25 “With a large army he will stir up his strength and courage against the king of the South. The king of the South will wage war with a large and very powerful army, but he will not be able to stand because of the plots devised against him. 26 Those who eat from the king’s provisions will try to destroy him; his army will be swept away, and many will fall in battle. 27 The two kings, with their hearts bent on evil, will sit at the same table and lie to each other, but to no avail, because an end will still come at the appointed time. 28 The king of the North will return to his own country with great wealth, but his heart will be set against the holy covenant. He will take action against it and then return to his own country.”

Shakespeare tells us, “What’s past is prologue.”[8] That is certainly true in relation to Antiochus IV Epiphanes as a pattern for the far more important Antichrist to come. In this section we will constantly wonder how much may indirectly apply to the one to come who will be more evil than any other ruler.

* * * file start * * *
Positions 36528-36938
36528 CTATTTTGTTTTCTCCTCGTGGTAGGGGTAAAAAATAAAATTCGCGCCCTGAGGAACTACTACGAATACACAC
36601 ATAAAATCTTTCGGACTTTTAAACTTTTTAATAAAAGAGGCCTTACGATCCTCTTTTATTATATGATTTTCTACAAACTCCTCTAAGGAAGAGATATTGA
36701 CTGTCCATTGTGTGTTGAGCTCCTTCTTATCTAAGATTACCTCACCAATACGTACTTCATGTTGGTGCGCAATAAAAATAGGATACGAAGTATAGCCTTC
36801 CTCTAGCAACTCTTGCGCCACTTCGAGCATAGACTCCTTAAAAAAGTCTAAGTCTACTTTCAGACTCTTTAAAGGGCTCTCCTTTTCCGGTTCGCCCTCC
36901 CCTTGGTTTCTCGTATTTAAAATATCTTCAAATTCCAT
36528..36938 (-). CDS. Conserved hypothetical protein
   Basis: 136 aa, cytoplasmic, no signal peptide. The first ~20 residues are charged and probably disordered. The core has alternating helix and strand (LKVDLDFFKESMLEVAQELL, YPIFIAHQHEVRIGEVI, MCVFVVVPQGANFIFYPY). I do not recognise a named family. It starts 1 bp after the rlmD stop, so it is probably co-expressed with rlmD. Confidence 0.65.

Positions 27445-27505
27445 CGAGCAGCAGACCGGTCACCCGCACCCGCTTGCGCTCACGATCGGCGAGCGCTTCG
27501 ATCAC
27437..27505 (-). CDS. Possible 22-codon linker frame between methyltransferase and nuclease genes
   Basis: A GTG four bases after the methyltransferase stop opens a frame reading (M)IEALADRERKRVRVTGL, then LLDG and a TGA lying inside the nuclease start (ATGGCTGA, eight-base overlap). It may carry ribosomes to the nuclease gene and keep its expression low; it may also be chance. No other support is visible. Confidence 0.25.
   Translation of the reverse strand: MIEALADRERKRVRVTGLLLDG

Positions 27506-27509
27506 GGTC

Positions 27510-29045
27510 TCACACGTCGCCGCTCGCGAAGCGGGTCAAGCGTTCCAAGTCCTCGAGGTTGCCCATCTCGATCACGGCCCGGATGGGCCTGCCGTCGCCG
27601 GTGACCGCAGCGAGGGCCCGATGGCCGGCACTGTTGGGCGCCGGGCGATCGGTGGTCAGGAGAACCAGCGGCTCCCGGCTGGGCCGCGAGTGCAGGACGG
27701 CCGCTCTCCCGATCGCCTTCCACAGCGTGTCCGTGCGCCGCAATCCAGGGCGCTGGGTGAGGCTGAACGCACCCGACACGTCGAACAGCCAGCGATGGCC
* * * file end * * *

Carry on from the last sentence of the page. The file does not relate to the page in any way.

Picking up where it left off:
The angel’s initial description of Antiochus IV Epiphanes declares him to be “a contemptible person who has not been given the honor of royalty” (verse 21). The phrase “contemptible person” is a participle suggesting that people would continually find him despicable in his behavior. The throne rightfully belonged to another, but Antiochus cleverly seized it.

Verses 22-23 are typical for Antiochus IV; he first defeated the “overwhelming army,” made a covenant (or treaty) with his defeated Egyptian enemy, and then played off factions in Egypt by breaking the covenant. Like the Antichrist, deceit and treachery made his covenants worthless.